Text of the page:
That kind of depraved hypocrisy is rampant in the political and chattering classes. They’re full of people who used drugs or still use drugs without causing the sky to fall, but who insist on ruining the lives of other, less powerful, drug users. Newt Gingrich had the gall to do this on matters of drugs and sex, first as the admitted former marijuana user who introduced federal legislation to provide for the death penalty for middling drug traffickers, and then as the active adulterer with a much younger mistress on his staff who led the campaign to turn Monica Lewinsky’s life upside down.

    As far as the Beltway media establishment is concerned in these matters, some people just don’t have the moral courage to drop the pretense and take up work in a high-end brothel.

  10. #10 |  Andrew Roth | 

    A broad problem related to my last post is that so few politicians show any gratitude for the immense blessings from which they’ve benefited. This applies to a large swath of society, too. Gratitude has subtly been made out to be some sort of quaint anachronism practiced by square fuddy-duddies and suckers, a useless piety or a hindrance to those who are hip, savvy and successful.

    In reality, gratitude is one of the foundations of a just and livable society. It reminds people that empathy, kindness and mercy don’t just fall like manna from the skies. They’re the products of conscious decisions by individuals, and those who recognize this truth are more likely to make moral decisions.

    For the same reasons, gratitude is an annoyance to the arrogant and entitled because it gives them pause about getting ahead by harming others. It’s much more convenient to make oneself the star of one’s own Horatio Alger story, and maybe peddle similar stories to the help when they aren’t motivated enough.

    (This ethical rot, then, has come around before. According to fourth turning generational theorists, it comes around precisely every eighty years, meaning that America is past due for a wave of cleansing reform; interesting, but a bit dogmatic for my taste.)

    The intersection of gratitude with politics and policy can be tricky. What does one say to the socialist who benefited from the free market but now sincerely believes that the free market’s cruelty and caprice must be restrained? Or to the libertarian who benefited from socialism but now sincerely believes that socialism is an unfeasible Utopian pipe dream that saps society’s energy and work ethic? Hell if I know. Some of these scenarios baffle me.

    What I do know is that there are many fewer shades of gray when those without gratitude insist on killing other people or letting them rot among violent prison rapists.

  11. #11 |  JOR | 

    If Hitler had never become a mass-murdering dictator – if he, in fact, had not lived exactly the life that he lived, to the smallest minutae – none of us would ever had been born.

    Gratitude is an improper response to a world that is what it is regardless of our choices or desires, which will be mostly evil, and which will benefit each of us until the very moment it kills us (since nonlife is the default state of matter in the universe, simply existing as a living being is an immeasurable benefit). Gratitude is a moral and emotional response to specific, targeted actions; not something that should be felt for ‘conditions’ or for people that did what they did for reasons of their own far out of the scope of one’s own life. We can appreciate people as decent or good or kind or brave on their own terms, and we very well should – but they have done exactly as much to give each of us the only possible world we could have existed in as we have as all the nastiest, cruelest, and most treacherous people – and we owe them exactly as much gratitude: none.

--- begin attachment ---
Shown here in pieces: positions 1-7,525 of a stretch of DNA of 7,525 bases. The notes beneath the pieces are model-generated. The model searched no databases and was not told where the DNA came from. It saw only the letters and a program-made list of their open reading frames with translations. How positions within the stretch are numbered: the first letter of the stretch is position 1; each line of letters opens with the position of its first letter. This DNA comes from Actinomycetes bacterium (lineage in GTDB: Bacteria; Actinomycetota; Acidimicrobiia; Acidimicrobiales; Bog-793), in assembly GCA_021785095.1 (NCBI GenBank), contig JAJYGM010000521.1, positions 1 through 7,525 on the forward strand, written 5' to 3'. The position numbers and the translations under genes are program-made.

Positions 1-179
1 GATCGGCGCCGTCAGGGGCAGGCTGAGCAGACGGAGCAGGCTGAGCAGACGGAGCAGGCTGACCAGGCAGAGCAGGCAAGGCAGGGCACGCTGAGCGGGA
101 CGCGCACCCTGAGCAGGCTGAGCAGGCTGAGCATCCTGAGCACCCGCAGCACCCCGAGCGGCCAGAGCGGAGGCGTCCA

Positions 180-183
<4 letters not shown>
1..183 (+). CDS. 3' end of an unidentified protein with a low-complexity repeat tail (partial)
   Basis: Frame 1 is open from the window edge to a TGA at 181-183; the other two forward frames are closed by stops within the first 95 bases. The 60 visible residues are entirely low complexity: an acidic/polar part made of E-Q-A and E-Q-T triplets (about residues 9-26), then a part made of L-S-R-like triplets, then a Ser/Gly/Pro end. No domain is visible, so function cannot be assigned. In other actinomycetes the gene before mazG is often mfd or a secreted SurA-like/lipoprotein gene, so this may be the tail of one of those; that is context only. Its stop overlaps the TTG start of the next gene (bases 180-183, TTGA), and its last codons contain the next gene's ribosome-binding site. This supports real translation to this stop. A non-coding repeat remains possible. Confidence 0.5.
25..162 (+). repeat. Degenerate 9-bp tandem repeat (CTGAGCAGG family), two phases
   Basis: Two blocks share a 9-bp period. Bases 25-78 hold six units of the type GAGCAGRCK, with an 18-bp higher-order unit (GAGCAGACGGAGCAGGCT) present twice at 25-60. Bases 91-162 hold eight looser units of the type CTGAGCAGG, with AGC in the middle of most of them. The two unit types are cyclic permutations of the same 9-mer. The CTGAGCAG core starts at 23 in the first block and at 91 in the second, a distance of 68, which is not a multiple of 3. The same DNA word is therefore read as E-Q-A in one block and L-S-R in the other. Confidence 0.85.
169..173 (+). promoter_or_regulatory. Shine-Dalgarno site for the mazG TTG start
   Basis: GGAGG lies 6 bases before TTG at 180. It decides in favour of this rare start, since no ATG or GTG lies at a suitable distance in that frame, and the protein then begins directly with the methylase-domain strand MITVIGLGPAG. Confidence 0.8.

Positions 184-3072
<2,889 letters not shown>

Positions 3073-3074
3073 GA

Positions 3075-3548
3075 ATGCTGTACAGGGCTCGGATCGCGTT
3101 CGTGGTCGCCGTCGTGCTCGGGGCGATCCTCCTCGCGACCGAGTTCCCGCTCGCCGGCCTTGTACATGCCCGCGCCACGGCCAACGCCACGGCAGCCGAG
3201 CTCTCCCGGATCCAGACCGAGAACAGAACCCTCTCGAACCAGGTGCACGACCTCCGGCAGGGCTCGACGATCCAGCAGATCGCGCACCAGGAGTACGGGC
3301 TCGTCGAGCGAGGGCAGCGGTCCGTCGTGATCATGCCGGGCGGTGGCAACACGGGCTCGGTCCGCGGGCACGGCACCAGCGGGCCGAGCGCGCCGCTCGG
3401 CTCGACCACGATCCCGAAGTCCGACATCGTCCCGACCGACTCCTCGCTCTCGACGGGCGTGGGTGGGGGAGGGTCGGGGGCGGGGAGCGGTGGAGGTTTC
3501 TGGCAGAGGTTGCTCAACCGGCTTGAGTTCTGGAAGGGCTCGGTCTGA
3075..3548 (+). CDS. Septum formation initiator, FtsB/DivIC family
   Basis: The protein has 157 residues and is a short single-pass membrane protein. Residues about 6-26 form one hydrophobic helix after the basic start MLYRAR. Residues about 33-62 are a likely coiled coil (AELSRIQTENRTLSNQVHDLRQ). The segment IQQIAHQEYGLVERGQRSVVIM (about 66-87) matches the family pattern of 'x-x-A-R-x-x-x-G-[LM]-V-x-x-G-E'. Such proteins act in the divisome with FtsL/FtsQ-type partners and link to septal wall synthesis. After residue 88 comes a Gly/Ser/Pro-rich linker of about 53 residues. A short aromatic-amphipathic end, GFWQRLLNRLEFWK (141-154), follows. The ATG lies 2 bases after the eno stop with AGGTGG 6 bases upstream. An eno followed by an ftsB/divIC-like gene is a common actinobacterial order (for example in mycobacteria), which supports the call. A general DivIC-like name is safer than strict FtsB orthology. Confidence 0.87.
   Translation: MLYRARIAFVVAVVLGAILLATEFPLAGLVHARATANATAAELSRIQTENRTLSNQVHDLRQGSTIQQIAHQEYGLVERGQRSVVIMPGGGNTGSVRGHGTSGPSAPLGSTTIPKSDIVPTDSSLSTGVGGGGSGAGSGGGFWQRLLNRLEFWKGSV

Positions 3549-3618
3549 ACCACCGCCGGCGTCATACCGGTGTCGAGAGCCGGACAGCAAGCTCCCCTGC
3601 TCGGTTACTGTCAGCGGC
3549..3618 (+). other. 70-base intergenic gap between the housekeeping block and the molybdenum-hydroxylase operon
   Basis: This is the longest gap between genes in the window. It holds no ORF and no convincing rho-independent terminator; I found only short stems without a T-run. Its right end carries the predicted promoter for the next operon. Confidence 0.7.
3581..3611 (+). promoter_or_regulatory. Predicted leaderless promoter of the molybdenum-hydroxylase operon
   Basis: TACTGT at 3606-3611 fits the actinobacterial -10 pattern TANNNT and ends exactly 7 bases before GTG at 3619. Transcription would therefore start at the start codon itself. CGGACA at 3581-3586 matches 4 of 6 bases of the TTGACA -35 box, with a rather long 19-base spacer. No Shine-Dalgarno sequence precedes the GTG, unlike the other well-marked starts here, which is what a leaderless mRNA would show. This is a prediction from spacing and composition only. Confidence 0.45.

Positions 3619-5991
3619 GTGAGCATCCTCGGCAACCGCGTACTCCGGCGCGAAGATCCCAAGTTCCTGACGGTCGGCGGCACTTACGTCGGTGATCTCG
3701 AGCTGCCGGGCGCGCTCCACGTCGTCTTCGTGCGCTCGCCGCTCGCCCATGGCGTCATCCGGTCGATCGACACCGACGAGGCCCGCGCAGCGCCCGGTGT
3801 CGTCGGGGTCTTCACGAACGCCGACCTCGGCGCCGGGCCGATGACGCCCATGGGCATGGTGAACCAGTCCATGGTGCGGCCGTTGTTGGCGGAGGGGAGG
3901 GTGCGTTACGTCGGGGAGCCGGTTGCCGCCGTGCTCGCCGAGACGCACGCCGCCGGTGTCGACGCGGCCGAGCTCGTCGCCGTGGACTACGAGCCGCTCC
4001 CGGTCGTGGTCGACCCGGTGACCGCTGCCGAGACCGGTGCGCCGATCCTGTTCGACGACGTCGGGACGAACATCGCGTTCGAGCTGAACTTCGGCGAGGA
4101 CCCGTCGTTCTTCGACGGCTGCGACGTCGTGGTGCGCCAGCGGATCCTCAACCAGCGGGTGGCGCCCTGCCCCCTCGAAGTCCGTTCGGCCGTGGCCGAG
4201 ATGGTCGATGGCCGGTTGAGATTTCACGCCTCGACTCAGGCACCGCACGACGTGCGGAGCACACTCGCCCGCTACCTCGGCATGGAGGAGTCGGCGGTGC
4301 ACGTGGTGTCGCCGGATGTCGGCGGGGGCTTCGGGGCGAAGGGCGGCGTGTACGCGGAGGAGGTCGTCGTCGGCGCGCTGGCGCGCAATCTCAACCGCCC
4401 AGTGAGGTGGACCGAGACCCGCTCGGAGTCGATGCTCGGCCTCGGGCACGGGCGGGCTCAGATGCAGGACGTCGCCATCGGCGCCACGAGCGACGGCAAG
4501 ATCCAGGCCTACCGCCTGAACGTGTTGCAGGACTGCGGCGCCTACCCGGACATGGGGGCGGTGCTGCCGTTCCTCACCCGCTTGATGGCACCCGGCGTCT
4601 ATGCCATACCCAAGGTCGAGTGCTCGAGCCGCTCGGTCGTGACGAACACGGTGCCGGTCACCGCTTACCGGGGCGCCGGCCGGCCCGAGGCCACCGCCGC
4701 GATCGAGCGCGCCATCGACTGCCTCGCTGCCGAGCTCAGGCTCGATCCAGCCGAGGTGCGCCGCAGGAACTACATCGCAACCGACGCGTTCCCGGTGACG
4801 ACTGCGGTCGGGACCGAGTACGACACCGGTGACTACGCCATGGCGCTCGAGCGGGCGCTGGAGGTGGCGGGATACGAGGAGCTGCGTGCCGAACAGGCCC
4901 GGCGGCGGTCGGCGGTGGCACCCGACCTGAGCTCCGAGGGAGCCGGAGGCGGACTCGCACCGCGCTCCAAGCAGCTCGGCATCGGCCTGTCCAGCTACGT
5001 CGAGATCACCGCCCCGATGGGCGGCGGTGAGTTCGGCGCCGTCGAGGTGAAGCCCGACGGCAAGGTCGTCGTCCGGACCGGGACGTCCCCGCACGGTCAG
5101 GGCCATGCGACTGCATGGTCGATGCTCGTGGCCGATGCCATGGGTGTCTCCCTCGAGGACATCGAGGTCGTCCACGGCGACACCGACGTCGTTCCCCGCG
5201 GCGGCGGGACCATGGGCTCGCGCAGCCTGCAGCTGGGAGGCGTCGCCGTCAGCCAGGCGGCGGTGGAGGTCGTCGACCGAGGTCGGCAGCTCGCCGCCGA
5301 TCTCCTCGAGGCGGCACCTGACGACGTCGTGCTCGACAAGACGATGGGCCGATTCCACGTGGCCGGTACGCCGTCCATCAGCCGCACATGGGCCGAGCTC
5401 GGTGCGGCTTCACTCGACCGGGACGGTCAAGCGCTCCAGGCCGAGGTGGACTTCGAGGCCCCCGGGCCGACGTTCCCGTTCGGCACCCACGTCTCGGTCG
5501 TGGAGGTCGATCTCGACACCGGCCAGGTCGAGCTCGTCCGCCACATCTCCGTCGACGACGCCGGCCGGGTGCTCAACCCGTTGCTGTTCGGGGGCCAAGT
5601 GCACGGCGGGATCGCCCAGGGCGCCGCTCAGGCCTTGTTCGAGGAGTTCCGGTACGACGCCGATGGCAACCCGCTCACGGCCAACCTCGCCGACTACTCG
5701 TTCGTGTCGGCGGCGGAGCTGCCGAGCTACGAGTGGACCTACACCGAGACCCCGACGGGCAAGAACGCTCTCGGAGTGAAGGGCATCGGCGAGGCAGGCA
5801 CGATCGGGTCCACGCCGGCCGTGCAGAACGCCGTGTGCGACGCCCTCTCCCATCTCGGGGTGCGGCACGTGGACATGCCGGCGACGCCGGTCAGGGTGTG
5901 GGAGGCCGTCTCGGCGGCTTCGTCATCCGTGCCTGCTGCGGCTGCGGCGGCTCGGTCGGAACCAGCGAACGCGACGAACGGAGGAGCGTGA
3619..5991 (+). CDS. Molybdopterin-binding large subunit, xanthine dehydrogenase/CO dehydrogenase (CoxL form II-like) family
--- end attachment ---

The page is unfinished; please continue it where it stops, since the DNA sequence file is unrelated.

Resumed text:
12. #12 |  nevernot | 

    Got to love the hypocrisy of the former MADD president. This is the same organization that recently backed allowing four time convicted DUI offenders to get their licenses back in Florida. If they haven’t proved they have a problem they have no intention of dealing with by the second DUI, what makes you think they’ll stop until they kill someone. BTW MADD received a huge donation from a local millionaire that, big surprise, recently was convicted of his fourth DUI….

  13. #13 |  Pablo | 

    Re: the MADD arrest

    I can’t say Im surprised. It makes sense that someone with a drinking problem might be attracted to an organization espousing an all-or-nothing, absolutist approach to the problem of alcohol abuse. Denial, projection, and all that. Not much different than a closeted homosexual who persecutes gays (see Larry Craig, Roy Cohn, J Edgar Hoover).

  14. #14 |  PW | 

    Our friend “Jack Dunphy” is upset that his cop union is supporting the union thugs in Wisconsin. But rather than see this as the natural tendency of all things union, he views it as an aberration because…well…you know…cop unions are supposed to be “different” and they need collective bargaining because of the “unusual” nature of their job.

    In short, Dunphy just exposed himself as the hypocritical whore for the state that we all knew him to be: